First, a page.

September 28, 2006

Tigana by Guy Gavriel Kay

Elegant woman with guards with horsesAnother flashback review. I finished this back in early August and gave my copy away so I can't check back.

The book starts out from the point of view of a young singer, part of a travelling company which has been chosen to perform the funeral rites for a monarch. During a break in the performance he follows one of his fellow performers when she leaves the group and suspiciously creeps through obscure passages in the palace. In this way, the young man finds out that some of his cohorts have ulterior motives. He also finds out that they will go to rather extreme measures to distract anyone from finding out what those motives are.

Later that night, he follows his newfound knowledge into a situation that shows that the conspiracy he has glimpsed is more subtle, more widespread, and more powerful than he could have suspected.

The gist (and this is kind of spoilery even though these revelations come in the first couple chapters) is that there are two competing wizards who are locked in a fragile balance of power over control of the various principalities of the region. The son of one of the wizards was killed in a battle to conquer a country. In revenge, the wizard erases the name of that country. No one who was not born there can hear the name spoken, or remembers that it ever was. All physical artifacts of the country's culture are summarily destroyed. The country is renamed as if it were a sub-region of another country, long its enemy.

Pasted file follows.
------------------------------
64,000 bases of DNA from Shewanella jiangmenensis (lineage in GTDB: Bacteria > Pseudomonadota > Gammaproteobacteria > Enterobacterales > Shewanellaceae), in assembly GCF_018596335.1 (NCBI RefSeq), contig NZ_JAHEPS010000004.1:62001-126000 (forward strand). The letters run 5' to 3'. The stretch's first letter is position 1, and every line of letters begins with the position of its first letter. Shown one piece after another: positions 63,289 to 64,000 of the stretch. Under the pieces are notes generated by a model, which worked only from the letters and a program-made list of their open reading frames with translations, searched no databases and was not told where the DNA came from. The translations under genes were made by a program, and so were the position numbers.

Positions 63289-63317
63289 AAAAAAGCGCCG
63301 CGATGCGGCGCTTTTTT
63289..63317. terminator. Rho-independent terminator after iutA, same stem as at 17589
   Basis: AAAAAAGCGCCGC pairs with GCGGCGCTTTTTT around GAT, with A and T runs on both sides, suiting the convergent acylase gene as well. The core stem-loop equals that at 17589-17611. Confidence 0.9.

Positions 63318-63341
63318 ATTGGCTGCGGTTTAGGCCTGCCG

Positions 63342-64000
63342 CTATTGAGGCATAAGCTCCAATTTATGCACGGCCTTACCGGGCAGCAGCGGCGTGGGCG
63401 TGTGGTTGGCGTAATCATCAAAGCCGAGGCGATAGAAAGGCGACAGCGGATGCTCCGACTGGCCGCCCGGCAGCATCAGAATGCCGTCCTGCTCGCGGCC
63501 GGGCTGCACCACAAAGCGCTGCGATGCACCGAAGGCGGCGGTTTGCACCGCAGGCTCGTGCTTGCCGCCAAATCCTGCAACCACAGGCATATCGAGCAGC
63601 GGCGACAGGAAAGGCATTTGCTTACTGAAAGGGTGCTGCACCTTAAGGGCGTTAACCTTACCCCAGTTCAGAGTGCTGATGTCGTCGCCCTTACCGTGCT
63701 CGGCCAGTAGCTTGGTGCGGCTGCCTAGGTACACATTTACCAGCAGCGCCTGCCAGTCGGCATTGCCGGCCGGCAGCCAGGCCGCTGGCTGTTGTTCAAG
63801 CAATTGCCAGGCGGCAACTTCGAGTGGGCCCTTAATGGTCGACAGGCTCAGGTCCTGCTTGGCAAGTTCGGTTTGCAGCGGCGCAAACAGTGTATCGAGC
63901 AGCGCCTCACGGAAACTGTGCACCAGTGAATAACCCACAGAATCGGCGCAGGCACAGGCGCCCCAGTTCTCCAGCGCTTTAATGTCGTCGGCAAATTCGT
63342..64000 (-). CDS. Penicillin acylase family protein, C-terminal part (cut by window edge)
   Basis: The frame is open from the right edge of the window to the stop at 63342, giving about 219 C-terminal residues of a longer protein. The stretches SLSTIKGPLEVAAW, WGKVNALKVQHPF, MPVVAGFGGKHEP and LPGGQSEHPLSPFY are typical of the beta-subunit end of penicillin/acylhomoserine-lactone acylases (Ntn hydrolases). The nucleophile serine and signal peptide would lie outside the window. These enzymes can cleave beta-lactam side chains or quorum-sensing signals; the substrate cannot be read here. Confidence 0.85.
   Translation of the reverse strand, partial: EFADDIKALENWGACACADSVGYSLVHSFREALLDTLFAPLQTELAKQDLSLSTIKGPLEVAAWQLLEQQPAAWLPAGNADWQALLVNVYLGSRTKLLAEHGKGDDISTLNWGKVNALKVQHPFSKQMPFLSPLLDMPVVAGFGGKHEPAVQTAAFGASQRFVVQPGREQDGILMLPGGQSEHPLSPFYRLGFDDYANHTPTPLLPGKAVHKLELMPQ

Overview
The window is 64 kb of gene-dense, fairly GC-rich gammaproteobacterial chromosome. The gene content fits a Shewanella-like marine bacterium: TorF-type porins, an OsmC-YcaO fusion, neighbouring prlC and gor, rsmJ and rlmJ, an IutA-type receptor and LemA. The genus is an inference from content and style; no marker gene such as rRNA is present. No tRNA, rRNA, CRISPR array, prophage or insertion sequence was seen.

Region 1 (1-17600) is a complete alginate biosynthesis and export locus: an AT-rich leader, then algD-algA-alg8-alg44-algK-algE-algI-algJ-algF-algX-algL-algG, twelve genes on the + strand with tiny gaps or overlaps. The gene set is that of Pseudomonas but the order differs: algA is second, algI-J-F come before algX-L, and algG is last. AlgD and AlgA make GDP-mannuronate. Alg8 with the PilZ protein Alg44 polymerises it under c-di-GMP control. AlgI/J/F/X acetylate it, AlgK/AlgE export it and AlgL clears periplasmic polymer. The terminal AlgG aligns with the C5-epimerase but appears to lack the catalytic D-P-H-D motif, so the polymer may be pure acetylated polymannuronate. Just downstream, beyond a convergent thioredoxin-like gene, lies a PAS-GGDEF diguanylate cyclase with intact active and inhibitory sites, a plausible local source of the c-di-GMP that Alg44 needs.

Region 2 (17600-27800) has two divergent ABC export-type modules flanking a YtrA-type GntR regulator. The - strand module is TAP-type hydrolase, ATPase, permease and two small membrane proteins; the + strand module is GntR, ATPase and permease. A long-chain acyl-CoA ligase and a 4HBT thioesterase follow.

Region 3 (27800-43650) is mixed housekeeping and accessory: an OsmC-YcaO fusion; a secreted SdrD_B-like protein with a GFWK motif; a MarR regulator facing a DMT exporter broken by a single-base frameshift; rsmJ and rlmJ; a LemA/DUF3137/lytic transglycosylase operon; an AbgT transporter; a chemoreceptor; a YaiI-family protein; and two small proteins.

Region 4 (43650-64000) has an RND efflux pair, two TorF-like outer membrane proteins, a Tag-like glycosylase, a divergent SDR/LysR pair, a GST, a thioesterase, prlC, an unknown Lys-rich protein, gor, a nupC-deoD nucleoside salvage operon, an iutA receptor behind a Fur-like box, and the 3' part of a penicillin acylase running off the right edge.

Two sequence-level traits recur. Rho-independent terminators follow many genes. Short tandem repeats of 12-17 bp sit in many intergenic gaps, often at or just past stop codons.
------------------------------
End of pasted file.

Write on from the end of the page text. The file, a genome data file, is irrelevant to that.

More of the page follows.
Of course, the country's name is Tigana. The conspiracy the young singer has discovered is made up of citizens of that country and their goal is to get their homeland back. The rest of the book (and there's a lot of "rest", it's a doorstop, even in paperback) shows the course of their attempt.

It's a significant achievement to write a book of this complexity about such an unlikely conspiracy and have each twist and turn of the plot feel relatively realistic. It would have been easy for the thing to feel like it had been engineered rather than being an account of actual events in the lives of real people. While some of the events are awfully unlikely, Kay manages to show the people who participate in and precipitate these events in a way that made me believe them capable of the feats they are depicted as having achieved.

Posted by jeffy at September 28, 2006 07:10 PM
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